> OK. This is a nit picking point. There is no need to refer
> to a third (or
> additional Firewall interface) as a "DMZ". In fact there is nothing
> "militarized" about a Firewall.
Sure. At the same time, the documentation for 100 percent of tri-homed
firewalls on the market -- including those sold by a San Jose-based
networking company -- refers to a "DMZ."
We can debate whether the label is appropriate or not (one of us finds the
term "layer-4 switch" to be equally idiotic), but it is the commonly used
term. It's also the term already defined in the terminology document, RFC
I'd suggest a better choice
> of wording
> would be "perimeter network".
> You stated "servers accessible to the public network are
> attached to the
> DMZ"; when in fact a perimeter network is used to implement
> an often new
> security policy on an additional network segment. Those
> servers don't have
> to be servicing the public network and could instead be servicing the
> inside network.
> Further you state "Tri-Homed configurations offer additional
> security by
> separating server(s) accessible to the public network from internal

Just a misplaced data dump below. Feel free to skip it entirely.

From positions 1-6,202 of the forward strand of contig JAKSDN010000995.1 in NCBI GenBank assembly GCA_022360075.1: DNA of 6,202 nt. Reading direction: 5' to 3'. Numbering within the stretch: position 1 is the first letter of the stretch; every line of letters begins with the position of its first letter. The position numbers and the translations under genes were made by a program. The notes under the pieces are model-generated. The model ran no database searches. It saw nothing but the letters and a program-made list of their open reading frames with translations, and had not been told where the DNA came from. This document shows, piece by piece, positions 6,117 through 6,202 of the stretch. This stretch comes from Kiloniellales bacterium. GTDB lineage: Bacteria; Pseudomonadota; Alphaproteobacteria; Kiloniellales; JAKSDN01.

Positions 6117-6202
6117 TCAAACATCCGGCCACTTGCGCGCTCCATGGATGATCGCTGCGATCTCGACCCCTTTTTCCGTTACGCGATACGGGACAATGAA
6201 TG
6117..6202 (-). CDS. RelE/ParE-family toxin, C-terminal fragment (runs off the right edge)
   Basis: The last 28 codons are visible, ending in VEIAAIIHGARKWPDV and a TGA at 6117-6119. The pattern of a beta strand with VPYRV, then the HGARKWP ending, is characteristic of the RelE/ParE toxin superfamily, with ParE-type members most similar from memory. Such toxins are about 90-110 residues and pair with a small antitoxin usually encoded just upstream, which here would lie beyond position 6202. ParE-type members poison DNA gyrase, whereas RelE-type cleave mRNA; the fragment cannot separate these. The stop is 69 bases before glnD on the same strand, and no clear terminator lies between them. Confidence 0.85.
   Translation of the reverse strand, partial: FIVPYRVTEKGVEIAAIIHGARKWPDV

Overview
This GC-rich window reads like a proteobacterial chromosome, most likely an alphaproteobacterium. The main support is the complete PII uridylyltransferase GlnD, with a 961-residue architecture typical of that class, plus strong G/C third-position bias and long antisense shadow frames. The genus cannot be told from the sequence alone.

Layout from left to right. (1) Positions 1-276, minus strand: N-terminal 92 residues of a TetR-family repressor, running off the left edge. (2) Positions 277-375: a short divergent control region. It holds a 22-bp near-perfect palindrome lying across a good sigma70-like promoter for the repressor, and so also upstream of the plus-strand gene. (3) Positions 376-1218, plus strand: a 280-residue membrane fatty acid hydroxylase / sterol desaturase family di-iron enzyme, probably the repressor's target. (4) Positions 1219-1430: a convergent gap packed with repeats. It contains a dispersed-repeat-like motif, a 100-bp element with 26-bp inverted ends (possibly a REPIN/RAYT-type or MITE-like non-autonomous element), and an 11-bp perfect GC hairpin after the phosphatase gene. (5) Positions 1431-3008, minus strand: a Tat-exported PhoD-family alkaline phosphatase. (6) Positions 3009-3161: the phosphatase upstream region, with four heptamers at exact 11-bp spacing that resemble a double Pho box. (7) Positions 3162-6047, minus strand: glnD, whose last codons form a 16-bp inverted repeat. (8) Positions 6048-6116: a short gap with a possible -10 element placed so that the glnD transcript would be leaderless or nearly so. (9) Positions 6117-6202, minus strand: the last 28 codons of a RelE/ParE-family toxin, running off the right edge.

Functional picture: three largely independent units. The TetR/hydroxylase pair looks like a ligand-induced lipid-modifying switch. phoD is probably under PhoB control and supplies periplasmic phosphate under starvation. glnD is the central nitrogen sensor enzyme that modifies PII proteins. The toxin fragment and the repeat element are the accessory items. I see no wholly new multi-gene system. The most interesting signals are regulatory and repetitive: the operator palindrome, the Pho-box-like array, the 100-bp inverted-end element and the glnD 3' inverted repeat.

> hosts.". I would suggest that the security policy implemented on the
> perimeter interface offers additional security; and not the
> fact that the
> interface was installed and is in use.
While we don't disagree, is there a specific methodological question here?
> In section 4.2 you discuss "Virtual Clients / Servers":
> You explained that data sources may emulate multiple users
> and hosts; which
> your methodology refers to as virtual servers and clients.
> You stated that
> the test report SHOULD indicate the number of virtual clients and
> servers. You stated that "Testers MUST synchronize all data sources
> participating in a test.". Could you elaborate as to how the
> data sources
> "MUST" be synchronized? What's the reasoning behind that "MUST"?
It is impossible to obtain valid measurements of latency and other
delay-related metrics unless the transmitter and receiver are synchronized.
> In section 4.3 Test Traffic Requirements you state:
> >For the purposes of benchmarking firewall performance this document
> > references HTTP 1.1 or higher as the application layer entity,
> > although the methodologies may be used as a template for
> > benchmarking with other applications.